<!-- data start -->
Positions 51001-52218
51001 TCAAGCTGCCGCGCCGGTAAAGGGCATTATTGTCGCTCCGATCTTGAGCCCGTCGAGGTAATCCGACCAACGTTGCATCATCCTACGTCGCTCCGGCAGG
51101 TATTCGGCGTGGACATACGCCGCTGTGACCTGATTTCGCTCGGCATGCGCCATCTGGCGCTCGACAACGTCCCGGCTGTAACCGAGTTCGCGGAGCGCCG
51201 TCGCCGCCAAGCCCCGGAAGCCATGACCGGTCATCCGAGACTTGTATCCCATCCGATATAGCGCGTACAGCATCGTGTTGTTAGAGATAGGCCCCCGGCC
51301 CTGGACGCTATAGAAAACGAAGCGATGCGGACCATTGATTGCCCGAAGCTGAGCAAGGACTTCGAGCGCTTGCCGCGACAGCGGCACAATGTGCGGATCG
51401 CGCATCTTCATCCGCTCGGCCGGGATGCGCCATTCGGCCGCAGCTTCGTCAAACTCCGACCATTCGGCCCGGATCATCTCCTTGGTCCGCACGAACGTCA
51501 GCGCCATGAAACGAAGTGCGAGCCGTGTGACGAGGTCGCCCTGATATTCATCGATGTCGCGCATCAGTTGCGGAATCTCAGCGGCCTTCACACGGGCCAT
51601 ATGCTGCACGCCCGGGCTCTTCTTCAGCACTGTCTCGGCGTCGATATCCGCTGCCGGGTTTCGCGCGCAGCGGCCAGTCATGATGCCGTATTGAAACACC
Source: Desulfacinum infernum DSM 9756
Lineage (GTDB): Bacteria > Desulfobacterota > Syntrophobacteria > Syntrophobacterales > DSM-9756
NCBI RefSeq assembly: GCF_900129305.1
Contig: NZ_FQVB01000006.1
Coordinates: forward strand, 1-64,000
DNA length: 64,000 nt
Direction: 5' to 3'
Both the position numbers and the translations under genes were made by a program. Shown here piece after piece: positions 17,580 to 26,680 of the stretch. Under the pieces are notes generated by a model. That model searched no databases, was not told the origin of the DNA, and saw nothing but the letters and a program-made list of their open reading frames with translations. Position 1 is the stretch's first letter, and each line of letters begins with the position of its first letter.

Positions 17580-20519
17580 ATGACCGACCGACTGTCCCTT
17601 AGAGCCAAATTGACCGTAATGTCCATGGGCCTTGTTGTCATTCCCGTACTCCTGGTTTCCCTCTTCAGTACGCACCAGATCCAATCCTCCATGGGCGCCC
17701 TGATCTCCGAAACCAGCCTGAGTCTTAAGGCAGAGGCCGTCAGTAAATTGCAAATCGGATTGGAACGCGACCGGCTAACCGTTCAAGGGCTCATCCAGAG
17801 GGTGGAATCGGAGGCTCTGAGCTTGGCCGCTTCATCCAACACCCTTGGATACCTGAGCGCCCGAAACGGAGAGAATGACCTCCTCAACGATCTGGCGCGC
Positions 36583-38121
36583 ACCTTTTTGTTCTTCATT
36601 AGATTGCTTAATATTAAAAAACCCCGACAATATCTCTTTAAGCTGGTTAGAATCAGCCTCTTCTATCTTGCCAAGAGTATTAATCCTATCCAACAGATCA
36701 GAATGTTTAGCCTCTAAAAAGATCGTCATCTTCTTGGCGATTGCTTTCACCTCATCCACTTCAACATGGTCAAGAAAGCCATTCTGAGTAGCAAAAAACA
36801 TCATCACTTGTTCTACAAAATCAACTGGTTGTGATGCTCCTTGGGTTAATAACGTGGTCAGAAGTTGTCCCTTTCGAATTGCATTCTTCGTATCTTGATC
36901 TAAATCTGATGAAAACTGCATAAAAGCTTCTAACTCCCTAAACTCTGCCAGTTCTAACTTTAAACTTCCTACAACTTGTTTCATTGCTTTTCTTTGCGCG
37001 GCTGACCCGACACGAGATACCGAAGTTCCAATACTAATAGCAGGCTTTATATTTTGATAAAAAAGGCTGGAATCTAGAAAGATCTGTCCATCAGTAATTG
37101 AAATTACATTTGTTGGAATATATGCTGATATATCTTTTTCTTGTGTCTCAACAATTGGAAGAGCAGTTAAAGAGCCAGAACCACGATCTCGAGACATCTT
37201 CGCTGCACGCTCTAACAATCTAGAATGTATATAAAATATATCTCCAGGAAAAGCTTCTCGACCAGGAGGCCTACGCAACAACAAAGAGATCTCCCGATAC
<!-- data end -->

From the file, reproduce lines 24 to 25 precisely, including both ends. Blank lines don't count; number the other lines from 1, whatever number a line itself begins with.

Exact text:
36601 AGATTGCTTAATATTAAAAAACCCCGACAATATCTCTTTAAGCTGGTTAGAATCAGCCTCTTCTATCTTGCCAAGAGTATTAATCCTATCCAACAGATCA
36701 GAATGTTTAGCCTCTAAAAAGATCGTCATCTTCTTGGCGATTGCTTTCACCTCATCCACTTCAACATGGTCAAGAAAGCCATTCTGAGTAGCAAAAAACA